We read with great interest the article by Kim and associates, which addresses an important topic on preperimetric open-angle glaucoma that helps in treatment decision making. The authors have made a good attempt to study the impact of intraocular pressure (IOP)-lowering treatment. However, the natural course of this stage of disease could be more accurately assessed if there were a control group with no treatment.
Though the authors state that the study included preperimetric open-angle glaucoma, the mean baseline IOPs, demographic characteristics stated to be associated with progression (female sex, self-reported cold hands and feet), and association of disc hemorrhages indicate that the cohort predominantly consisted of patients with normal tension glaucoma.
Optic disc and retinal nerve fiber layer changes were analyzed to establish structural progression. The exact cut-off for defining significant change or progression in each parameter needs to be defined to validate the measurements. It is unclear which parameters of structural progression were evaluated for agreement by kappa statistics. Besides, the use of kappa statistics has several disadvantages, which can be smoothened by use of intra-class correlation coefficient.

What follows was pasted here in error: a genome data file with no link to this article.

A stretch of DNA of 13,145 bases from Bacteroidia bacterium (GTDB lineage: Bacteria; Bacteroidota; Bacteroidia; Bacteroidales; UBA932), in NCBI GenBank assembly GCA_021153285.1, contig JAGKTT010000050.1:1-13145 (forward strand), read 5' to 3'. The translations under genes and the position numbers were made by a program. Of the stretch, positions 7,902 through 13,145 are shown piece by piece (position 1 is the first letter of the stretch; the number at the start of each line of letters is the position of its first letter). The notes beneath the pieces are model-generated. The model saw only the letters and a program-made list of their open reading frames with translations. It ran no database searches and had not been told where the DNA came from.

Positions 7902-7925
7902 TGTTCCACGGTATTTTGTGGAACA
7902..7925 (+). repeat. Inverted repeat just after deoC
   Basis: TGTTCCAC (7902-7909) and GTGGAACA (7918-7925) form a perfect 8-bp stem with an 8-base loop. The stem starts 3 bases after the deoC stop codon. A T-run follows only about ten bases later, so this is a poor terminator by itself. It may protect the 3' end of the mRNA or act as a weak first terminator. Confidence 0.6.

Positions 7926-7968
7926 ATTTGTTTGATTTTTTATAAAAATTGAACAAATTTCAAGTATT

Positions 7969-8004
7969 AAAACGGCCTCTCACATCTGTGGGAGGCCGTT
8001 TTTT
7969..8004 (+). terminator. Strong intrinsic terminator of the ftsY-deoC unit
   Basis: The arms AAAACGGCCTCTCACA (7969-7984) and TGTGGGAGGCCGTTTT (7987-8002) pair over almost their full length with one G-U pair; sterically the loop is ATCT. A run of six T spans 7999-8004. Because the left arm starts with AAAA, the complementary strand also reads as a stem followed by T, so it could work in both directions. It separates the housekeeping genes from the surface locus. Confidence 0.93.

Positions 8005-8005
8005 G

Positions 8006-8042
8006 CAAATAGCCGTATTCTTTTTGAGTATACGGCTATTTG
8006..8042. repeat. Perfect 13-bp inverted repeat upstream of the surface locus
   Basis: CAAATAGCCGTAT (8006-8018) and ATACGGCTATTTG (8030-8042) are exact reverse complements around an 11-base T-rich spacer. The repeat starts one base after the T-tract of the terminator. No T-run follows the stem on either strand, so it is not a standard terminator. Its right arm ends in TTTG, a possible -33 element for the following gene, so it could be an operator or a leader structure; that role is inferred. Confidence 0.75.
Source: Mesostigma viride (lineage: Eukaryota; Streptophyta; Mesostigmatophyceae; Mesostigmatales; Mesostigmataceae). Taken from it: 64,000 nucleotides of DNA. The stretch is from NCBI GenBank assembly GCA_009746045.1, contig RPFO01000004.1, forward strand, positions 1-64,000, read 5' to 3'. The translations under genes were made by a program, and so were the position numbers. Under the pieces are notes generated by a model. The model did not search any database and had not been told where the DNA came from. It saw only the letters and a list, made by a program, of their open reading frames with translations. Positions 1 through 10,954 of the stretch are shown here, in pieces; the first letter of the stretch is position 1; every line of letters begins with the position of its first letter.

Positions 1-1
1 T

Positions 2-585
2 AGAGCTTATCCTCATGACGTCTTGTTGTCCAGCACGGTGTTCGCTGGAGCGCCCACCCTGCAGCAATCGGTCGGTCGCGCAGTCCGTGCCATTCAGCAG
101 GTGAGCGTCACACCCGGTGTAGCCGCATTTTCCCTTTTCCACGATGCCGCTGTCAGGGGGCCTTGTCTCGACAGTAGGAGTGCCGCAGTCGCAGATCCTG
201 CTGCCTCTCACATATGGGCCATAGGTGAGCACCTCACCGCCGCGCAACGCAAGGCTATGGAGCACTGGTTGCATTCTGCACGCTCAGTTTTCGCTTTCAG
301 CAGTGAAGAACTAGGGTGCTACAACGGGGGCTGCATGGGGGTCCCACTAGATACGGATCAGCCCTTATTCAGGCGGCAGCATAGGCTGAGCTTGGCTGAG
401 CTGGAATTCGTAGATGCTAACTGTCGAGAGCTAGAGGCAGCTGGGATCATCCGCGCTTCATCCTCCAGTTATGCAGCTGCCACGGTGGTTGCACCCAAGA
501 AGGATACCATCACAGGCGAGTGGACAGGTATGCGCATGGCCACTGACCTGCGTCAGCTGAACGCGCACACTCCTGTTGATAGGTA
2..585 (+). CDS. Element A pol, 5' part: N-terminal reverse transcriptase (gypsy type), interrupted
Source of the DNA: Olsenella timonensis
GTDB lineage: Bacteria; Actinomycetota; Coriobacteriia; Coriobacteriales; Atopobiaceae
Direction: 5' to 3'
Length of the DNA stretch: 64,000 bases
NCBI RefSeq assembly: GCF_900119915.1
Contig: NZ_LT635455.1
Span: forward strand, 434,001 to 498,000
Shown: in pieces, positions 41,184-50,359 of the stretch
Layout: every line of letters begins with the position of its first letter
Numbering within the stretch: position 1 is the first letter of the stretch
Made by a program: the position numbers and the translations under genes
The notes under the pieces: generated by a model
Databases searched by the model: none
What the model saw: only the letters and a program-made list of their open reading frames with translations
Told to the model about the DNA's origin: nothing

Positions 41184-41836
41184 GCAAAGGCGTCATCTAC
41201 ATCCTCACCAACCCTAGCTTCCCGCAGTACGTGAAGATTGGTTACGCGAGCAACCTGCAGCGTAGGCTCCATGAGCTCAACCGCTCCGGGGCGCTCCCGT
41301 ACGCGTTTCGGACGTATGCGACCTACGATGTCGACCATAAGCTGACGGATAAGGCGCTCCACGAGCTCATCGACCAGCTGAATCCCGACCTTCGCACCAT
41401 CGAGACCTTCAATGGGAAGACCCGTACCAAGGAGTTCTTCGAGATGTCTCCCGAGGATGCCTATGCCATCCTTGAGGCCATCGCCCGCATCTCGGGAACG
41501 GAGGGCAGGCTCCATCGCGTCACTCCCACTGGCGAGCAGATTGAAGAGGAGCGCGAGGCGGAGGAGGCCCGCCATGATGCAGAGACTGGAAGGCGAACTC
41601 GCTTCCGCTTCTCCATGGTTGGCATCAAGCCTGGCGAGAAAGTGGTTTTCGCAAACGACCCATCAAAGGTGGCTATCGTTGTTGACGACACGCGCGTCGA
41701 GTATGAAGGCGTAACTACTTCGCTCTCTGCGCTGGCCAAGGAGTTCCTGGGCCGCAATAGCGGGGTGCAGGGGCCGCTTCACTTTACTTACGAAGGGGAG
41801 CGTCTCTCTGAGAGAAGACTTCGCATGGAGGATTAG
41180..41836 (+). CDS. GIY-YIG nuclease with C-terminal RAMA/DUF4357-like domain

The rate of mean deviation (MD) change was −0.03 ± 0.24 dB/year in nonprogressors and −0.66 ± 0.6 dB/year in progressors. Yet a relook into Figure 3 shows that only a minimal fraction experienced MD change >−2 dB (defined as progression in EMGT ), while the majority had 0–1 dB change over 5 years in this cohort of preperimetric glaucoma; the clinical significance of such a change is unclear.
Lack of association between disc hemorrhage and functional progression may be attributable to time lag for functional deficits to appear or might have been owing to rescue of retinal ganglion cells by aggressive treatment. The impact of disc hemorrhages would be more accurately understood if there were a control group to derive the number needed to treat.
More prospective studies with a control group are needed to understand the natural course of preperimetric glaucoma among all racial groups across the world. This study is definitely a good effort on this path.